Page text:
UNITED STATES DISTRICT COURT FOR THE WESTERN DISTRICT OF PENNSYLVANIA
August 7, 1970
SELECTIVE SERVICE SYSTEM, LOCAL BOARD #169, GREENSBURG, PENNSYLVANIA
Gourley, District Judge.
The opinion of the court was delivered by: GOURLEY
GOURLEY, District Judge.
In this civil action, plaintiff, a registrant of Local Board No. 169, Greensburg, Pennsylvania, seeks to enjoin his induction into the Armed Services of the United States. Jurisdiction of the Court is invoked under §§ 1331, 1361, 2201 and 2202 of Title 28 of the United States Code. A Complaint and Motion for Preliminary Injunction was filed on July 15, 1970, and a hearing was conducted by this member of the Court on July 21, 1970 upon the Motion. Prior to the hearing, the parties entered into a Stipulation of Facts, attaching thereto a copy of registrant's Selective Service file, and filed the same with the Court. Upon consideration of the pleadings, Stipulation of Facts, briefs and arguments of counsel and the evidence offered at the hearing, the Court concludes that the Motion must be denied.
The operative facts can be briefly stated. Plaintiff enjoyed the benefits of a II-S student deferment until October 27, 1969, which deferment enabled him to complete his graduate education from the Duquesne University School of Law in June of 1969. He was classified I-A on October 27, 1969. On June 18, 1970, plaintiff was ordered to report for induction on July 21, 1970. Plaintiff was born on July 18, 1944 and reached the twenty-sixth anniversary of his date of birth on July 18, 1970. Thus, plaintiff, by an Order of Local Board No. 169 issued prior to his twenty-sixth birthday, was directed to report for induction on a day subsequent to his attaining the age of twenty-six.
The sole issue presented is whether Local Board No. 169 has acted within the authority of the Military Selective Service Act of 1967, 50 U.S.C. App. § 451 et. seq. It is plaintiff's contention that 50 U.S.C. App. § 454(a) prohibits the Local Board from ordering plaintiff to report for induction at a time subsequent to his attaining twenty-six years of age.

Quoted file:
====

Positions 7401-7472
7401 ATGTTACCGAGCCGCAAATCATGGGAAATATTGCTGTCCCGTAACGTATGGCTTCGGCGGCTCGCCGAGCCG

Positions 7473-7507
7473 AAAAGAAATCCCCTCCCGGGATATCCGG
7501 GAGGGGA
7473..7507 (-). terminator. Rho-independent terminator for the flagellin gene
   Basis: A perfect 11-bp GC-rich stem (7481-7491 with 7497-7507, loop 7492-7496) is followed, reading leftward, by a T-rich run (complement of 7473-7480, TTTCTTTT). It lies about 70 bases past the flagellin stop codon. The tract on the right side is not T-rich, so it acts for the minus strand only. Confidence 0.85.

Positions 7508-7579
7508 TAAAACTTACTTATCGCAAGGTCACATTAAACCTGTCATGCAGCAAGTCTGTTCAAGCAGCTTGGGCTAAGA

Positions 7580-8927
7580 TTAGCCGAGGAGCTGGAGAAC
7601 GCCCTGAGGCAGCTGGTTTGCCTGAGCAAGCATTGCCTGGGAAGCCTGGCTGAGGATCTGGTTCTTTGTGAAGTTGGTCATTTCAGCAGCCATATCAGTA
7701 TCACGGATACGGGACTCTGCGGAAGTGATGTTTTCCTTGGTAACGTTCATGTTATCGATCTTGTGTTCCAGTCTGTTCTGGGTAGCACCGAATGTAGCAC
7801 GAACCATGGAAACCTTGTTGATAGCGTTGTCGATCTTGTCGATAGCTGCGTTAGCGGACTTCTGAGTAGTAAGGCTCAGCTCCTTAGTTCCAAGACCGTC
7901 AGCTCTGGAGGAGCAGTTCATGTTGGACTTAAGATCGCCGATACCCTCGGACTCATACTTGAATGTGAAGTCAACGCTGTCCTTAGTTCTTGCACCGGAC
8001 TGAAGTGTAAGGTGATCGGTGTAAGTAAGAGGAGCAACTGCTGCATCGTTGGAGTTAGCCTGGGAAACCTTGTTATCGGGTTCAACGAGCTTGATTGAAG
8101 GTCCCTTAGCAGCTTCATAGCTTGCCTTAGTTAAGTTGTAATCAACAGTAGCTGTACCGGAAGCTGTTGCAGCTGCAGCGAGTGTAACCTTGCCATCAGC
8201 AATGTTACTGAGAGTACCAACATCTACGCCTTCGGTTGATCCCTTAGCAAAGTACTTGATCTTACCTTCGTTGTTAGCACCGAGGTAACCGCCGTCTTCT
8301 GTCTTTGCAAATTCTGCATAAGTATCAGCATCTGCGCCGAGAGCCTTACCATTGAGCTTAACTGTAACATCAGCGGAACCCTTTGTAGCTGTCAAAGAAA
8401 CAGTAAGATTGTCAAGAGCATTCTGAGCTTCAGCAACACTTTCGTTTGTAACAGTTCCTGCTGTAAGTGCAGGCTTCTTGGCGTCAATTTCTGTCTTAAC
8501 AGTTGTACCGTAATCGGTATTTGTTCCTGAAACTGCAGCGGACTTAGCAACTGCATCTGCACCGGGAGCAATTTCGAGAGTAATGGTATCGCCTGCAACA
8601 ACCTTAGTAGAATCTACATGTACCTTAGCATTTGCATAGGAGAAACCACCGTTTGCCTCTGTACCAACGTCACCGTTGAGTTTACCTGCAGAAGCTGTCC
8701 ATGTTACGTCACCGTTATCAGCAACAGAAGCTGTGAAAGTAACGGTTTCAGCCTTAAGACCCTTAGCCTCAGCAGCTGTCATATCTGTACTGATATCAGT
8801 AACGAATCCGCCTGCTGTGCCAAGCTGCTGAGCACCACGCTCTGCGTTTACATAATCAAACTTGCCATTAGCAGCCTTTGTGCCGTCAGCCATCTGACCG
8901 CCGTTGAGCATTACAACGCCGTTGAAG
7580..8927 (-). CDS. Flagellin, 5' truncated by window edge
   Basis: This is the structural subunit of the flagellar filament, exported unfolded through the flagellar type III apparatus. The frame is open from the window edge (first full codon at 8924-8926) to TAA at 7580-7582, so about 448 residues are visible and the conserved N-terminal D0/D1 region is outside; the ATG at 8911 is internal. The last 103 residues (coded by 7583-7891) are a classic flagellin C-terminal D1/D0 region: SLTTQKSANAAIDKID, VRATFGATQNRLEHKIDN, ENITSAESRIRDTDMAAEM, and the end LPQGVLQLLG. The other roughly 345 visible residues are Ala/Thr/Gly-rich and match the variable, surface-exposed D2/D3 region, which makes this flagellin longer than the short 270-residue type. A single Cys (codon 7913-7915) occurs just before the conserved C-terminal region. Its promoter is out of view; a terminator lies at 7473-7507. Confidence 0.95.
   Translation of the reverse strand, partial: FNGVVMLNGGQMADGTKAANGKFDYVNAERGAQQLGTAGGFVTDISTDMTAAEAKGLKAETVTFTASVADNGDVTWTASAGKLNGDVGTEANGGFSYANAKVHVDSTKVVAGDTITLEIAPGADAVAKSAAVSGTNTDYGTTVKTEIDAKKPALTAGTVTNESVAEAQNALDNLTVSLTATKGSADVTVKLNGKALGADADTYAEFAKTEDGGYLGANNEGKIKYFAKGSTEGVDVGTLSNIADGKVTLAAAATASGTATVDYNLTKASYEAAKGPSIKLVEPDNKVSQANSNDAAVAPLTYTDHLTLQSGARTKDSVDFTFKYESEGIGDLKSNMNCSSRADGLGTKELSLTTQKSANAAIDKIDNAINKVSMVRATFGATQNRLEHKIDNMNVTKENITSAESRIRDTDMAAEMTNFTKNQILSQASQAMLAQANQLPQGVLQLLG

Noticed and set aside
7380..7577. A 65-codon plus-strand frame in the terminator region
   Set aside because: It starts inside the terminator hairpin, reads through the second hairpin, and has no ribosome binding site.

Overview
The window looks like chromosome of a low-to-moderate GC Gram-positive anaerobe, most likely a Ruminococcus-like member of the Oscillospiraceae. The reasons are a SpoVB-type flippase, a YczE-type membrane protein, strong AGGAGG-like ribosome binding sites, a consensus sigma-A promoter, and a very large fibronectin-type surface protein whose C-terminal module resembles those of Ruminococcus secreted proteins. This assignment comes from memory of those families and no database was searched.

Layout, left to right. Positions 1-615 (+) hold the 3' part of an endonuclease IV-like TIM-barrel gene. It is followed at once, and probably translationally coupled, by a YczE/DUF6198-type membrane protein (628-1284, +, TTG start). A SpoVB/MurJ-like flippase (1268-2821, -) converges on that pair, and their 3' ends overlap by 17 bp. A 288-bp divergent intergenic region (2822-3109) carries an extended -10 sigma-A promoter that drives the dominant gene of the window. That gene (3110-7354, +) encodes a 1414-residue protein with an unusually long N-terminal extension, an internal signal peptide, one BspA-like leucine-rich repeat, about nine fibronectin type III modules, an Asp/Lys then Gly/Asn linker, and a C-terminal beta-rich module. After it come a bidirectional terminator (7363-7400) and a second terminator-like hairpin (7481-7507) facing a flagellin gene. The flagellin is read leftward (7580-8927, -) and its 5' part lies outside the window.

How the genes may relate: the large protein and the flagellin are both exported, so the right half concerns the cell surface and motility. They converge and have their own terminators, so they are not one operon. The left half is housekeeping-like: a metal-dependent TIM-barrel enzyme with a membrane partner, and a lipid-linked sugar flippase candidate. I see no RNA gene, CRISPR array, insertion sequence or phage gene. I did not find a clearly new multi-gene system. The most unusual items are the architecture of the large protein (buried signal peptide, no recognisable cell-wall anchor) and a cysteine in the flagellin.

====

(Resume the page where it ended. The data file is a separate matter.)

Congress has provided in 50 U.S.C. App. § 454(a), in pertinent part, as follows:
"Except as otherwise provided in this title (Sections 451, 453, 454, 455, 456 and 458-471 of this Appendix), every male citizen of the United States * * * who is between the ages of 18 years and 6 months and 26 years, at the time fixed for his registration * * * or who is otherwise liable as provided in Section 6(h) of this title (Section 456(h) of this Appendix), shall be liable for training and service in the Armed Forces of the United States: * * *"
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"No person, without his consent, shall be inducted for training and service in the Armed Forces or for training in the National Security Training Corps under this title (Sections 451, 453, 454, 455, 456 and 458-471 of this Appendix), except as otherwise provided herein, after he has attained the twenty-sixth anniversary of the day of his birth." (Emphasis added.)
In contending that paragraph (a) of Section 454 renders nugatory plaintiff's order to report for induction on July 21, 1970, after he had attained the age of twenty-six, plaintiff overlooks the exceptions to which paragraph (a) refers, particularly the exception contained in 50 U.S.C. App. § 456.
In paragraph (h) of § 456, 50 U.S.C. App. § 456(h), Congress provides for the deferment of students, subject to a proviso. Section 456(h) provides in pertinent part:
"(h)(1) * * * the President shall, under such rules and regulations as he may prescribe, provide for the deferment from training and service in the Armed Forces of persons satisfactorily pursuing a full-time course of instruction at a college, university, or similar institution of learning and who request such deferment. * *"